3-D printing eliminates the need for expensive customized tooling, using less material per object. With injection molding, companies must create a different physical mold for every different part they want to produce. If the specifications for a part change, they must create a new mold for the part. With 3-D printing there's no mold, just a computer model of the part that can be updated any time.

This was an advantage for Chris Milnes, who manufactures the Square Helper—a plastic clip the size of a quarter that holds a credit card reader in place on an iPhone or iPad. If Mr. Milnes had the clip made in China, it would have cost $6,000 for the tooling to build an injection mold, plus 25 to 30 cents per unit. Instead, he uses a MakerBot Replicator 2 purchased for $2,000, and the plastic for 3-D printing the reader costs 3 cents apiece. Using a 3-D printer also makes it much easier to adjust the part when Apple updates the iPhone. All Milnes has to do is to change a few lines of software. So far, Milnes has sold about 2,000 clips for $7.95 each.

Some say 3-D printing has potential to reshape manufacturing and even usher in a Third Industrial Revolution in which customizable one-off production supplants mass production. For some types of manufacturing work, this could be true, and there will be profound changes in some companies' business models and production locations. Don't expect a seismic shift, however.

It takes much more than pressing a button to create a part using 3-D printing. A 3-D printer is much more complicated to use than a desktop printer, with much more technical know-how required to operate the device and software. The outputs are much more specialized. A printer for metal can't print plastic and a printer for ABS plastic, for example, may not print any other type of plastic. Plastics are relatively straightforward to work with, but metals are more difficult.

Fashioning something using 3-D printing is extremely slow and cumbersome. It can take an entire day or longer for printouts to cool. 3-D printing doesn't scale well if you have to churn out thousands of items in a short time. A startup called Rest Devices was using 3-D printing to design and manufacture the Mimo, an infant's one piece outfit with a built-in sensor that lets parents monitor their newborns' breathing. When Babies "R" Us ordered 7,000 pieces, their MakerBot 3-D printer simply couldn't produce the items fast enough. Rest Devices then turned to traditional injection molding to make key plastic parts. A part comes out of injection molding every 20-30 seconds, whereas the 3-D printer could only produce one in 15-20 minutes.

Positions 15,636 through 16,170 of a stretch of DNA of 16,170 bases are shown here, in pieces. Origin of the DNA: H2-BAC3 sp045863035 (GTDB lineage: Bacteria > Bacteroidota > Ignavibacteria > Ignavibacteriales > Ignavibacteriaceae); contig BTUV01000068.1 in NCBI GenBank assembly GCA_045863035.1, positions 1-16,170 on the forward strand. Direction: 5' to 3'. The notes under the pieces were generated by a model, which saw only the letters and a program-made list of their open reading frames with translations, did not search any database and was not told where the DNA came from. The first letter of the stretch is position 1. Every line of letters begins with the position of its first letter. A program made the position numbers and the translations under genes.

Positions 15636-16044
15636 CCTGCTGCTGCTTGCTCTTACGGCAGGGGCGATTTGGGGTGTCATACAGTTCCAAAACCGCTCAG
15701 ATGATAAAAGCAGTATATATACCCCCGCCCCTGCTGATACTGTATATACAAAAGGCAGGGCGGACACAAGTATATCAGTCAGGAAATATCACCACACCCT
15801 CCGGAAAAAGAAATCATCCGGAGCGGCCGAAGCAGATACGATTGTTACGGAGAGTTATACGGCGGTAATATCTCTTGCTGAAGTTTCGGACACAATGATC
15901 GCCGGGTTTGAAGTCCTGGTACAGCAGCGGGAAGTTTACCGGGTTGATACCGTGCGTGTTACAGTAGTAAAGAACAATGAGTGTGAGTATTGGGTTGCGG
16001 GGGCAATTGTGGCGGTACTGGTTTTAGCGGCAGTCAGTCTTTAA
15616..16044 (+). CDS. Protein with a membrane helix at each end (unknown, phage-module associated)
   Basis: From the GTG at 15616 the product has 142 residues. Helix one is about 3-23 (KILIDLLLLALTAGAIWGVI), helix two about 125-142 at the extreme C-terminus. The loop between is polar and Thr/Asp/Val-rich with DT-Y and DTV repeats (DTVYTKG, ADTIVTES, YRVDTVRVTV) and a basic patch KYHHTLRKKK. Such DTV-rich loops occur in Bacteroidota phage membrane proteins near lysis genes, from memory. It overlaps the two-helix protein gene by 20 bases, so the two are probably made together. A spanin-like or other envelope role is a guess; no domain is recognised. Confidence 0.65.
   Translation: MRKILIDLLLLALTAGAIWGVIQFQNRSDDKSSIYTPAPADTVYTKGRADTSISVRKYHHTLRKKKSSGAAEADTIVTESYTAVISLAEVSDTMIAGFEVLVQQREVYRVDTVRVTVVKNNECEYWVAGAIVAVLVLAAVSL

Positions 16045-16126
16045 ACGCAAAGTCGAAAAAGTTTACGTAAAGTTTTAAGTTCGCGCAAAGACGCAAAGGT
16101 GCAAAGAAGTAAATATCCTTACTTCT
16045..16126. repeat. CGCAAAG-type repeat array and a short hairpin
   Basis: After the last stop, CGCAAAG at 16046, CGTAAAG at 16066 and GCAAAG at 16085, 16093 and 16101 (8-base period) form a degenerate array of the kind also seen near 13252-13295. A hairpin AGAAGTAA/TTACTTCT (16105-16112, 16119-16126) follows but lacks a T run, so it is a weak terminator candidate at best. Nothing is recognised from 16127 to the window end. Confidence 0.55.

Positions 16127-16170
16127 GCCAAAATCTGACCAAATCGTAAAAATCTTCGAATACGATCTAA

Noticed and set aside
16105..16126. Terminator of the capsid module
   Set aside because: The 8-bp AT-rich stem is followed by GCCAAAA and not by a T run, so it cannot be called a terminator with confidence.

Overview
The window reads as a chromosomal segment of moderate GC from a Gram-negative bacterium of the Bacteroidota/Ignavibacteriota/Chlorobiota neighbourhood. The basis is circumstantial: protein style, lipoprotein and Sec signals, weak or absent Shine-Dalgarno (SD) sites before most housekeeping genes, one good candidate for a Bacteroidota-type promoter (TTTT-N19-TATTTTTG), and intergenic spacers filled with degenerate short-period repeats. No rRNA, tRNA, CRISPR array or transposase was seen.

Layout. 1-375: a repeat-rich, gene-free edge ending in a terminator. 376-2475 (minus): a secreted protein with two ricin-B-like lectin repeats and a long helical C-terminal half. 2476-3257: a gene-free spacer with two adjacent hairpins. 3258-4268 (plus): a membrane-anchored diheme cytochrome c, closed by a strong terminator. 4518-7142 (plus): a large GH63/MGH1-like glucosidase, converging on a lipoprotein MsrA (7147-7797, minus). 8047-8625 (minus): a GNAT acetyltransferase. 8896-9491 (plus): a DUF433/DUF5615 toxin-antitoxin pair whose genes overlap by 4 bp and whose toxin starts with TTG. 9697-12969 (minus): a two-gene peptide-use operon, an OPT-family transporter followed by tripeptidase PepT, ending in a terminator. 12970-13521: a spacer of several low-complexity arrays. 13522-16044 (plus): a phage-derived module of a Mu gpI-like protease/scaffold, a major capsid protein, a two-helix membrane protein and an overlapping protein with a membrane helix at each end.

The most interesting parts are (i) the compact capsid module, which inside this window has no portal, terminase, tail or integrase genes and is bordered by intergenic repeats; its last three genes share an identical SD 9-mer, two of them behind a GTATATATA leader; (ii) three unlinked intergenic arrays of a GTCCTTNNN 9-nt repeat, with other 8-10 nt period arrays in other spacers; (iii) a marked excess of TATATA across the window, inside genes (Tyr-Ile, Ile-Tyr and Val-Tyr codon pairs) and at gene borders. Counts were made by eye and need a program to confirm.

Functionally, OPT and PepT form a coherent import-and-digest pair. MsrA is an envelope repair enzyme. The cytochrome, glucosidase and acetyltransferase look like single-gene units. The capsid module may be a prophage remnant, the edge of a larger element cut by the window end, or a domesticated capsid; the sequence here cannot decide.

It looks like 3-D printing is better suited for jobs involving complex designs or limited production runs. 3-D printing is very useful for helping designers test ideas and speed product development, not replacing large-scale manufacturing. For example, Ford Motor Company is using 3-D printing to test parts of new cars. An engine prototype printed from sand-based material cost $3000 to make and is available in 4 days. A traditional prototype used to require months to create and cost half-million dollars. Nike uses 3-D printers to create multi-colored prototypes of shoes. The company used to spend thousands of dollars on a physical prototype and wait weeks for it to be produced. Now, the prototype cost is only in the hundreds of dollars. Changes can be made instantly on the computer and the prototype reprinted on the same day.

Some companies are using 3-D printers for short-run or custom manufacturing, where the printed objects are not prototypes, but the actual end user product. GE Aviation using 3-D printers to manufacture more than 85,000 fuel nozzles for its Leap jet engines. (There are 19 nozzles per engine.) Rather than assembling finely-honed metal parts, GE printed the engine's fuel nozzles layer by layer. Earlier fuel nozzles had 20 different parts, whereas the 3-D printed version is a single piece optimized to spray fuel into engines. The new version is 25 percent lighter than current models, and is capable of lasting five times longer before servicing. Transforming multiple parts into a single part results in a final assembly that is less susceptible to errors.

Sources: Lyndsey Gilpin, "3-D printing: 10 companies using it in ground-breaking ways, TechRepublic, March 26, 2014; Peter S. Green, "3-D Printing's Promise-and Limits," Wall Street Journal, June 1, 2014; Daniel Cohen, Matthew Sargeant, and Ken Somers, "3-D Printing Takes Shape," McKinsey Quarterly, January 2014; Alexander Eule," Beware 3-D Printing!" Barrons, March 8, 2014; Tim Laseter and Jeremy Hutchison-Krupat, "A Skeptic's Guide to 3-D Printing," Strategy+Business, Winter 2013.

Case Study Questions
  1. Describe the technologies used in 3-D printing. How does 3-D printing differ from CAD?
  2. What are the advantages and disadvantages of using 3-D printing?
  3. What kinds of businesses are most likely to benefit from 3-D printing? Why? Give 2 examples.
  4. How could 3-D printing impact companies' supply chains and business models?